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  /  Northern Plains Railroad Services   /  Railroading – A Family Business
An image of two male Northern Plains Railroad employees performing maintenance on a locomotive in a rural area.

Railroading – A Family Business

By Shawn I. Smith

If you’ve done business with us or spent time reading our Railroader magazine over the years, you know that the Northern Plains group of companies is certainly “a family business.”

Over the years, it’s been a goal of NPR Founder and Chairman Gregg F. Haug to support the next generation of railroaders. Like many 24/7 industries, ours can be demanding, requiring long hours, night work, and plenty of time away from home. However, the work can be rewarding; many love the camaraderie, working outdoors, the challenge of switching rail cars, or maintaining large and increasingly technical equipment. There is also satisfaction in getting a heavy train of valuable freight over the road safely without incident. While this industry can be tough, generations of railroaders have developed a passion for what they do, and their sons and daughters, and nieces and nephews, have followed in their footsteps.

At Northern Plains, we are fortunate to have several railroad families who have contributed to our success over the years. Take the Liden family, who have helped keep NPR’s track safe and in good repair. Retired Roadmaster Mike Liden has been followed by sons Ben (now Roadmaster) and Adam (Assistant Roadmaster). President Jesse Chalich’s grandfather, father, and uncle all worked in the Maintenance of Way department at the SOO Line.

Cole, Jaden, Julie, Jesse and Ben Chalich of Northern Plains Railroad posing for a photo in front of a mural of a bright red locomotive engine.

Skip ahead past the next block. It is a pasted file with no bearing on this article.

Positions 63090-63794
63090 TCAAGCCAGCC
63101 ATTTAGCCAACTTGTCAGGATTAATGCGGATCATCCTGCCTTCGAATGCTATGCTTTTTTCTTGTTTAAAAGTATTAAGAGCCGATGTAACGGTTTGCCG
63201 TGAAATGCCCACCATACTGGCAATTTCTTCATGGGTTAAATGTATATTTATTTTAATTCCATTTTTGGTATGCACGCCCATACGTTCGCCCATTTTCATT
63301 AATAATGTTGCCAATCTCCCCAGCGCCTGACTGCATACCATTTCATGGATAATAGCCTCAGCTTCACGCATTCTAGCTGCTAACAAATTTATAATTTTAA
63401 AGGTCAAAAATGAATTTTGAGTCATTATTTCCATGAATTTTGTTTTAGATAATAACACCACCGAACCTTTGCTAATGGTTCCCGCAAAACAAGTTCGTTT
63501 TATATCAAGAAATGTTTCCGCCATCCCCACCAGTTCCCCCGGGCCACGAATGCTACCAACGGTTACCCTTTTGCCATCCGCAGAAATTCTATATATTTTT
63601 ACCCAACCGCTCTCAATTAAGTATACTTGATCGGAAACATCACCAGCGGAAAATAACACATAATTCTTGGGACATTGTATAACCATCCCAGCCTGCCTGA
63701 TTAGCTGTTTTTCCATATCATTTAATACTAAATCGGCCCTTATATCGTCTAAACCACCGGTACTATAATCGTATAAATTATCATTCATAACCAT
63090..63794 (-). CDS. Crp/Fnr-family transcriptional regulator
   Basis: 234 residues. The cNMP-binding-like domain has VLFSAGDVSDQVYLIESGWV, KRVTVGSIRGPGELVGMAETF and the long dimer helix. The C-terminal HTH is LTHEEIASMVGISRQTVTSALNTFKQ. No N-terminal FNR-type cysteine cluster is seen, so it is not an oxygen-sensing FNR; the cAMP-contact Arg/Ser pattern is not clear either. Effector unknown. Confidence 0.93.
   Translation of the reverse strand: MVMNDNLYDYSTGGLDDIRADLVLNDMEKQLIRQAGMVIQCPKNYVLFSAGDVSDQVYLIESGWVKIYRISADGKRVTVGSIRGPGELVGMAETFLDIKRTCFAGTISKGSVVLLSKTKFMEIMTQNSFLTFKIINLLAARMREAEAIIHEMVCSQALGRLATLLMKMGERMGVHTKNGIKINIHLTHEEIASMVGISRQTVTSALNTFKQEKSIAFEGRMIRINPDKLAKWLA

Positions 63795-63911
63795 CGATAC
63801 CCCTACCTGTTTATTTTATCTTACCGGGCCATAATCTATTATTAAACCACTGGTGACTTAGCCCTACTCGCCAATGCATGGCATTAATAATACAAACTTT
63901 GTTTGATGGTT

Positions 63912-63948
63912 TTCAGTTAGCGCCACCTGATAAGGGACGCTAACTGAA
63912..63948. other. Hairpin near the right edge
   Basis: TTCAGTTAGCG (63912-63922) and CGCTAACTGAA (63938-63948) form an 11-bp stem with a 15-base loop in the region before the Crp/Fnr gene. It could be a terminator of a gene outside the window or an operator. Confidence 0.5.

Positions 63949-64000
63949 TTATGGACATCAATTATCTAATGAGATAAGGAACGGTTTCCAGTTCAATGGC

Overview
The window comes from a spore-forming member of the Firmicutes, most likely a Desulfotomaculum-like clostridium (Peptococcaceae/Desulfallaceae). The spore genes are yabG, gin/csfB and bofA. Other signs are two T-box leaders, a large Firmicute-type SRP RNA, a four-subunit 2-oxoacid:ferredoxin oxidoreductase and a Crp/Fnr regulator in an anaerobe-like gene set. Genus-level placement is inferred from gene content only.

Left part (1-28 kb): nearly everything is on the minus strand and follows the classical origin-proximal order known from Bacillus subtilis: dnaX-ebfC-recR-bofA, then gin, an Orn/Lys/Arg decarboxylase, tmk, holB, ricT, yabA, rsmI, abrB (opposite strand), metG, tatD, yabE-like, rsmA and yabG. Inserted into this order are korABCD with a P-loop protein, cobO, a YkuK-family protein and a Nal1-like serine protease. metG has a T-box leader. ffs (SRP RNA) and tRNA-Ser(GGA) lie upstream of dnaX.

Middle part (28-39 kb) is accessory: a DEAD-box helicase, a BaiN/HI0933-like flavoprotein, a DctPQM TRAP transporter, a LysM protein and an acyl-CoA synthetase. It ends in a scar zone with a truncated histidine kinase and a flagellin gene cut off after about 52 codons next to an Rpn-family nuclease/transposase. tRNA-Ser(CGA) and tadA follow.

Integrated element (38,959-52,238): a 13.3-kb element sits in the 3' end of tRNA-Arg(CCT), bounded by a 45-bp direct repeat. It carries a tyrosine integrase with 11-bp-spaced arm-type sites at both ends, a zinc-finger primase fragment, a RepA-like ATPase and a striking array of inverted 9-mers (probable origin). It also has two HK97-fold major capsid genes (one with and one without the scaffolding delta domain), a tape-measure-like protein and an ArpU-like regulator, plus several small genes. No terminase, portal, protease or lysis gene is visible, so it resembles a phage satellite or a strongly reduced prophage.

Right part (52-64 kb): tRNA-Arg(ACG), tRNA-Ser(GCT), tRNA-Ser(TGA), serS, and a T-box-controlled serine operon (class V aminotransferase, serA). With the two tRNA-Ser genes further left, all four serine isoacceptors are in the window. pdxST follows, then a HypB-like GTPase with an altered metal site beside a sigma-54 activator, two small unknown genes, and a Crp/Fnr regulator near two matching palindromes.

Chalich Family: Cole, Jaden, Julie, Jesse & Ben.

Today, his son Jaden carries on that family tradition as a Diesel Mechanic/Electrician, his wife Julie is NP’s Executive Assistant, and his brother Ben Chalich is a Sales and Marketing Rep. In 2021, Jesse and Julie’s daughter Morgan was a summer student, while their nephew Cole is a Locomotive Mechanic – Cole being the son of Justin Chalich, President of the Northern Lines Railway in St. Cloud, MN.

We have father and son teams, including Dan Watson, Superintendent Industrial Switching Services, and son Tyler in our Complete Track Works (CTW) department; the “Baders” – Brent who runs NP’s locomotive services group, together with son Brandon who is a mechanical leader at the Lansford Shop; Dale and Dustin Sluke in the Car Department, CTW’s Paul and Bradley Cooper at Minot, and NPR Manager Operations Todd Gullickson and his son Casey at CTW. We also have brother and sister acts: CTW Director Jerry Hegstrom, Manager Safety Eric Hegstrom, and their sister Shannon, who works part-time in the accounting department.

Dan and Tyler Watson of Northern Plains Railroad.
Dan and Tyler Watson.
Sluke family.
Dale and Dustin Sluke.

Jared and Derek Muir – State Legion baseball champs from way back – are long-time NPR employees. Tami Omdahl of CTW recently had her daughter Mariah join the team in an administrative role.

Rounding out our railroad families, NPR conductor Jonathan Lemon’s nephew Roger Anderson is a conductor for NPRS at St. Paul Park, while Kody Ralston claims Uncle Kent Ralston at Fordville. We also should acknowledge Assistant Manager Industrial Switching Shawn Sullivan’s late father Richard, who was also a valued member of the Northern Plains team.